Undisciplined Ukrainian nationalists might act on their own. Tuesday’s brawl in parliament, when nationalist MPs dragged the Communist leader from the podium, and reports that separatists occupying a building in Luhansk may have a bomb, are evidence of the fluid situation. Fisticuffs are one thing, but bloodshed could transform the public mood. That is, after all, what happened in central Kiev six weeks ago.
If both sides in Ukraine were merely puppets of Great Power sponsors, the situation would be much less dangerous. Naturally, both the West and the Kremlin have their agendas. But neither side has control of radicals on the ground. The tension rattles Western stock markets, especially in Germany, and discourages talk of tougher sanctions – a plus for Putin. Any Russian intervention would put these back on the agenda. But without tangible pressure from Russian power, Kiev is unlikely to concede the demands of the Donetsk separatists for their own status. So agitators there might push the envelope further than the Kremlin would like.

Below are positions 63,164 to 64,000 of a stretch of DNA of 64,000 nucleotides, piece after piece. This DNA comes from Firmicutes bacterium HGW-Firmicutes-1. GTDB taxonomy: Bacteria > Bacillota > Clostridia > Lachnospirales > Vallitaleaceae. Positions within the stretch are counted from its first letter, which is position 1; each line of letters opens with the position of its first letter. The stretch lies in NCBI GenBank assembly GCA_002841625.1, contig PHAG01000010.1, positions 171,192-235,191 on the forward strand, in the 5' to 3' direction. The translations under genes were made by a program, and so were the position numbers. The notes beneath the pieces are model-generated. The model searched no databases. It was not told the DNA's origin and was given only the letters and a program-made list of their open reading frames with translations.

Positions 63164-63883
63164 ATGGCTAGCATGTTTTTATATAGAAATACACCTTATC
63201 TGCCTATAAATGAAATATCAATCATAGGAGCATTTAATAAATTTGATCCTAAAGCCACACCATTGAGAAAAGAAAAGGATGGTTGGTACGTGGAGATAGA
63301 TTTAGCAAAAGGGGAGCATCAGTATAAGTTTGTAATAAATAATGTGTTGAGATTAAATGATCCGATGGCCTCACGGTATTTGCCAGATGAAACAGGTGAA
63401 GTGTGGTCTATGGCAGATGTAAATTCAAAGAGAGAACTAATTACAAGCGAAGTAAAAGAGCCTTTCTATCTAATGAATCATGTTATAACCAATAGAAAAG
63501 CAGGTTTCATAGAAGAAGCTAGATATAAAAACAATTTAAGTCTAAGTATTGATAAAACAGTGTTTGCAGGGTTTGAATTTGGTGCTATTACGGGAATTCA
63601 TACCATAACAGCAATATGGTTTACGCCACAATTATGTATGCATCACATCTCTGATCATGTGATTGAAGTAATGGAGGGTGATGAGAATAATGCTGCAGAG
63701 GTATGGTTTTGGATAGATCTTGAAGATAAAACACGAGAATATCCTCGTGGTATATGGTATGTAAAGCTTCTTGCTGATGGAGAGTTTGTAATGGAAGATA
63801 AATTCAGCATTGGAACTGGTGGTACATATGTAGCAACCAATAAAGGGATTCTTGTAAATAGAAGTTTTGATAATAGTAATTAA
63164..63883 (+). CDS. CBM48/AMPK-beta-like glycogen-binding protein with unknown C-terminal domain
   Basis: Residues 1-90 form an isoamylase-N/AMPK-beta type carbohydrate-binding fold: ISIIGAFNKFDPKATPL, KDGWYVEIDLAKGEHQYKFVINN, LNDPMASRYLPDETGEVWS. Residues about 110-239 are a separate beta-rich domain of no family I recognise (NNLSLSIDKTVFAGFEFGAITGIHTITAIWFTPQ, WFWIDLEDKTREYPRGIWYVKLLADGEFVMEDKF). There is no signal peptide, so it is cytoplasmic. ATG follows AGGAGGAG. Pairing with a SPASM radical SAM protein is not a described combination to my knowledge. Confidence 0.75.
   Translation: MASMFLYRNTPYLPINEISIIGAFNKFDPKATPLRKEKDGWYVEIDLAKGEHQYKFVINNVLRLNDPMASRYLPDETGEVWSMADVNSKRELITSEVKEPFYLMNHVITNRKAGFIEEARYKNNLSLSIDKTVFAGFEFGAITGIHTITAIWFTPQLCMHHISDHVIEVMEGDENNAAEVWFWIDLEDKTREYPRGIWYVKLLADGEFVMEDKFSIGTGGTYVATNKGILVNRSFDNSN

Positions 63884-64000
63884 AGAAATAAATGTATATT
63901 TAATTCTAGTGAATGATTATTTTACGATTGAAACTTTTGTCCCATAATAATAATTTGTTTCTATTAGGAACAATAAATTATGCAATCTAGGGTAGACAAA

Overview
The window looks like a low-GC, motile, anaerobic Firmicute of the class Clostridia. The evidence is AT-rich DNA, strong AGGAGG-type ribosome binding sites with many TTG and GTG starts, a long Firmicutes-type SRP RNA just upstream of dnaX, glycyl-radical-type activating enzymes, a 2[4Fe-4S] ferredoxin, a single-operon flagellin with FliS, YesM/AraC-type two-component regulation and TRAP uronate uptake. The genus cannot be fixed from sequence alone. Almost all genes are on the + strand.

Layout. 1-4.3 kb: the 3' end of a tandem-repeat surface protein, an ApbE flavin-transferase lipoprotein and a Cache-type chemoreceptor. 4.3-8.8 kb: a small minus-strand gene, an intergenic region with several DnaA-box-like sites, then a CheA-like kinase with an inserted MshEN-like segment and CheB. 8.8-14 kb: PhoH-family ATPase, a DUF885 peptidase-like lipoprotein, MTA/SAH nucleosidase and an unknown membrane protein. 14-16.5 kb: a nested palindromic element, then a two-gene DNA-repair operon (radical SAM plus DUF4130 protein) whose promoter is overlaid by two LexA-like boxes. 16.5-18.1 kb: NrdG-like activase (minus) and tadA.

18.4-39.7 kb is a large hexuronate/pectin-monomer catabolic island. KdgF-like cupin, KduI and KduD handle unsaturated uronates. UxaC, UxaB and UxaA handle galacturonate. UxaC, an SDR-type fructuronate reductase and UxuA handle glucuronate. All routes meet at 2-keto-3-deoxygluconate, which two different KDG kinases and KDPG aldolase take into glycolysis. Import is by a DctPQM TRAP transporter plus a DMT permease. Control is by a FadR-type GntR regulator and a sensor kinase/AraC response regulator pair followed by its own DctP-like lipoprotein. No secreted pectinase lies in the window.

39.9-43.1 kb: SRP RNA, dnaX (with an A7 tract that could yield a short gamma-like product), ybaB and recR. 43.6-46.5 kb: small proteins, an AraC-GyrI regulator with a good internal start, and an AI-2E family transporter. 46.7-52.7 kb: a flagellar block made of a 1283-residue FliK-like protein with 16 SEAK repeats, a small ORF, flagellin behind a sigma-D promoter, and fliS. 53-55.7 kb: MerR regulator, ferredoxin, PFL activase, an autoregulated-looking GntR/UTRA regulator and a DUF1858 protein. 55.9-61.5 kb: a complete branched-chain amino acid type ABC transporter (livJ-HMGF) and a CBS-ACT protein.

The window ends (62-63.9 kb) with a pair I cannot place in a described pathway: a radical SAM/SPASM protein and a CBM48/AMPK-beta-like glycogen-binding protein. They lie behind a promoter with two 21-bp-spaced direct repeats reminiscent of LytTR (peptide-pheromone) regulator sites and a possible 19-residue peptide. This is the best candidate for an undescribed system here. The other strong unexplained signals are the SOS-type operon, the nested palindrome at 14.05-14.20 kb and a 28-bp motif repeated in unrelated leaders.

The seven weeks until the presidential election offer extremists on both sides plenty of opportunity to make the running. Pro-Russians have no interest in a successful election; Ukrainian nationalists will stoke up tension as their best chance to rally voters. Such polarisation makes the chances of the Kremlin or Kiev achieving its aims peacefully virtually nil.